There are commentators who are obsessed with the demon of simplification. They murder books by reducing them to a mere political interpretation. Such people are only interested in so-called “Eastern” writers as long as their books are banned. As far as they’re concerned, there are official writers and opposition writers – and that is all. They forget that any genuine literature eludes this sort of evaluation, that it eludes the Manichaeism of propaganda.

There are historical situations which open people’s souls the way you open a tin of sardines. Without the key offered to me by my country’s recent history, I would not, for instance, have been able to discover in Jaromil’s soul the incredible coexistence of the Poet and the Informer.

We have got into the habit of putting the blame for everything on “regimes”. This enables us not to see that a regime only sets in motion mechanisms which already exist in ourselves. A novel’s mission is not to pillory evident political realities but to expose anthropological scandals.

The death of the novel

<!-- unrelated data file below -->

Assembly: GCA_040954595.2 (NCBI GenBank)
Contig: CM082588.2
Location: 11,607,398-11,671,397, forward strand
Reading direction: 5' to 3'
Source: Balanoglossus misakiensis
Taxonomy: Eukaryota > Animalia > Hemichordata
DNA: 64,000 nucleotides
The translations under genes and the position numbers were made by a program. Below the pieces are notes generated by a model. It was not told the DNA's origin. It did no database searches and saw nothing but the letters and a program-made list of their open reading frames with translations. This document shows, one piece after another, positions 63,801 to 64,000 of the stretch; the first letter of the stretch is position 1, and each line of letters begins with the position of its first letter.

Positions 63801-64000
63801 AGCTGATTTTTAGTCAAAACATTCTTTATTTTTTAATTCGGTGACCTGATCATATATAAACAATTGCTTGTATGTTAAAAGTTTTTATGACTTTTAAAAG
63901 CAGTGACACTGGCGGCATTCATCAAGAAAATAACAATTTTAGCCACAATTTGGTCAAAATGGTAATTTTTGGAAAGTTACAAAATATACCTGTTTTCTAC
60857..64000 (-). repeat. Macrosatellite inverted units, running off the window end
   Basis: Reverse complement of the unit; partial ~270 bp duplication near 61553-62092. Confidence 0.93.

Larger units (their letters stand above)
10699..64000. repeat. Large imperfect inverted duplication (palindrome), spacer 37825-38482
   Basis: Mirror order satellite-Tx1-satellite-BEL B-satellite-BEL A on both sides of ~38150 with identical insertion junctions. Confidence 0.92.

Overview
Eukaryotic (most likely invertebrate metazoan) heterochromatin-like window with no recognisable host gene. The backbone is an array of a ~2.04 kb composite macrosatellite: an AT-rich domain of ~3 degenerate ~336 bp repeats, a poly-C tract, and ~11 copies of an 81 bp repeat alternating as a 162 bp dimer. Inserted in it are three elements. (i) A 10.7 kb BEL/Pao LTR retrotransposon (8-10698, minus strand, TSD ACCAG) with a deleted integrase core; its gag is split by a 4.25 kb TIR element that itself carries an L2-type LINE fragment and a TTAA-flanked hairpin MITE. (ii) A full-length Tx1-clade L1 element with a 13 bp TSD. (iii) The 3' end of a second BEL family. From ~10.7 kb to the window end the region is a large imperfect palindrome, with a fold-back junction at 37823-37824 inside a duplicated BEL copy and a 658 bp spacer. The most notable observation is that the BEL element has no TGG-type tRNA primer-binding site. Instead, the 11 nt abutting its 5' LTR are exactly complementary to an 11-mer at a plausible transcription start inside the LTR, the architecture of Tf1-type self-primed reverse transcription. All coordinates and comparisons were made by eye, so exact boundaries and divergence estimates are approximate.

Since the twenties, everyone seems to have been writing the obituary of the novel – the Surrealists, the Russian avant-garde, Malraux, who claims the novel has been dead since the time Malraux stopped writing novels, and so on and so forth. Isn’t it strange? No one talks about the death of poetry. And yet, since the great generation of Surrealists, I know of no truly great and innovatory work of poetry. No one talks about the death of the theatre. No one talks about the death of painting. No one talks about the death of music. Yet, since Schonberg, music has abandoned a thousand-year-old tradition based on tonality and on musical instruments. Varese, Xenakis . . . I am very fond of them, but is this still music? In any case, Varese himself preferred to speak about the organisation of sound rather than music. So, music may have been dead for several decades, yet no one talks about its demise. They talk about the death of the novel, though this is possibly the least dead of all art forms.